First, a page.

You are here
KnoWhy #451 - Why Did Some in Lehi’s Time Believe that Jerusalem Could Not Be Destroyed? (1 Nephi 2:13)
|Title||KnoWhy #451 - Why Did Some in Lehi’s Time Believe that Jerusalem Could Not Be Destroyed? (1 Nephi 2:13)|
|Year of Publication||2018|
|Corporate Authors||Book of Mormon Central Staff|
|Publisher||Book of Mormon Central|
|Place Published||Springville, UT|
|Keywords||Ancient Near East; Jerusalem (Old World); Lehi (Prophet); Prophecy|
Jerusalem miraculously survived an invasion attempt by Assyria, the greatest empire in the world, in 701 B.C. At that time, God promised King Hezekiah of Judah that He would “defend this city [Jerusalem], to save it, for mine own sake, and for my servant David’s sake.” For this, and several other possible reasons, when the Babylonian armies laid siege to Jerusalem about a hundred years later, there were many in the city who firmly believed it could not be conquered. Laman and Lemuel had believed similarly when their own father was called to be a prophet of God. Although many prophets, including their father, were prophesying to the contrary, they did not “believe that Jerusalem, that great city, could be destroyed according to the words of the prophets” (1 Nephi 2:13).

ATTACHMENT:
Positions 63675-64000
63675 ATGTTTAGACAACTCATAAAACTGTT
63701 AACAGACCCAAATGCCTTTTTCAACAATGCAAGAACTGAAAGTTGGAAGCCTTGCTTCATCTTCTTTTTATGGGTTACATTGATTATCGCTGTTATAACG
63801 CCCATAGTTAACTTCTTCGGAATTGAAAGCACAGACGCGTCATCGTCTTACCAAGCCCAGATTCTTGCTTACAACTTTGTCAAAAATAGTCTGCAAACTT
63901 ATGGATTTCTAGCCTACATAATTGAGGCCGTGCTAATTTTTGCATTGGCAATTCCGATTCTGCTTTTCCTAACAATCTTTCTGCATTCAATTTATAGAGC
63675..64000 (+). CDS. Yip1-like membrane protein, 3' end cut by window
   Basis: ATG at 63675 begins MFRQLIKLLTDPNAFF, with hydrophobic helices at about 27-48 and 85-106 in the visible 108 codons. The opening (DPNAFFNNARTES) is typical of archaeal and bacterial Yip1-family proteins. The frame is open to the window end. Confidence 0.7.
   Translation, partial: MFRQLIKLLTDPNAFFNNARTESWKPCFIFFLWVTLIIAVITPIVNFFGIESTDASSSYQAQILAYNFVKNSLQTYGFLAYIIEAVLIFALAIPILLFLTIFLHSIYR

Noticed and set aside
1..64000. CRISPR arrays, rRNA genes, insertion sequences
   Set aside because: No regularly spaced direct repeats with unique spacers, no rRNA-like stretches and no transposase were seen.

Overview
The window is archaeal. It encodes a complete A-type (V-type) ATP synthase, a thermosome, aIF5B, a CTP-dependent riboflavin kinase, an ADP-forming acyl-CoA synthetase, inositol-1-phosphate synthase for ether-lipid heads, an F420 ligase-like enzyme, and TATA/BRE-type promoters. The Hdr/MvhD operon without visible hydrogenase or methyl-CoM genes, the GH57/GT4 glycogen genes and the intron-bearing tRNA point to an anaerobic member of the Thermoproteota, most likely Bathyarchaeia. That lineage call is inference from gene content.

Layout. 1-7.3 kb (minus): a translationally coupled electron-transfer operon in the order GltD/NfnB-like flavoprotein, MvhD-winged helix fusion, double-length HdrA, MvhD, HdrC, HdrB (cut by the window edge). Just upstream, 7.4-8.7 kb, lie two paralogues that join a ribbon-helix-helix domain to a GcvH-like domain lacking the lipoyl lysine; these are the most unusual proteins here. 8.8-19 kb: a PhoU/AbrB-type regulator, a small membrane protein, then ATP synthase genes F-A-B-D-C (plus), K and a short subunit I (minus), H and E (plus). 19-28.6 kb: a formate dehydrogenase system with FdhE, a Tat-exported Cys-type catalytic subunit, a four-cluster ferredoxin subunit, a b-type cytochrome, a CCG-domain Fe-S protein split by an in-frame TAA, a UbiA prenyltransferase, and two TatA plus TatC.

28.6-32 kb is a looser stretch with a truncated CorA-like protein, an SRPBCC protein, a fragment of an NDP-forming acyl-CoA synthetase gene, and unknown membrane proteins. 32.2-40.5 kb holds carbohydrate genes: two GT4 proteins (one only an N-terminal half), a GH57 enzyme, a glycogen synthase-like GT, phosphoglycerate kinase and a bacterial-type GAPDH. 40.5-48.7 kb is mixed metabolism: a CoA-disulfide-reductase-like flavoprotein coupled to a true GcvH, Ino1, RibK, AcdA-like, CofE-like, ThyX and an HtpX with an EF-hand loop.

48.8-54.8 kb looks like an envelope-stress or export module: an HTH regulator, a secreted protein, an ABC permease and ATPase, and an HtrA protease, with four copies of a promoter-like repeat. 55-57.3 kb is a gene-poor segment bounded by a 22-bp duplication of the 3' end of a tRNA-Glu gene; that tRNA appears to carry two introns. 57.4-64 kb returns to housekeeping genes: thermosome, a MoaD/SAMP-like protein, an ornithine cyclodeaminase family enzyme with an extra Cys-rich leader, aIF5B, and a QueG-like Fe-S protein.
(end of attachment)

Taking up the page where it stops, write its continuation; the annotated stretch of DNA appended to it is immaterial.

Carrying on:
Items in the BMC Archive are made publicly available for non-commercial, private use. Inclusion within the BMC Archive does not imply endorsement. Items do not represent the official views of The Church of Jesus Christ of Latter-day Saints or of Book of Mormon Central.
Get the latest updates on Book of Mormon topics and research for free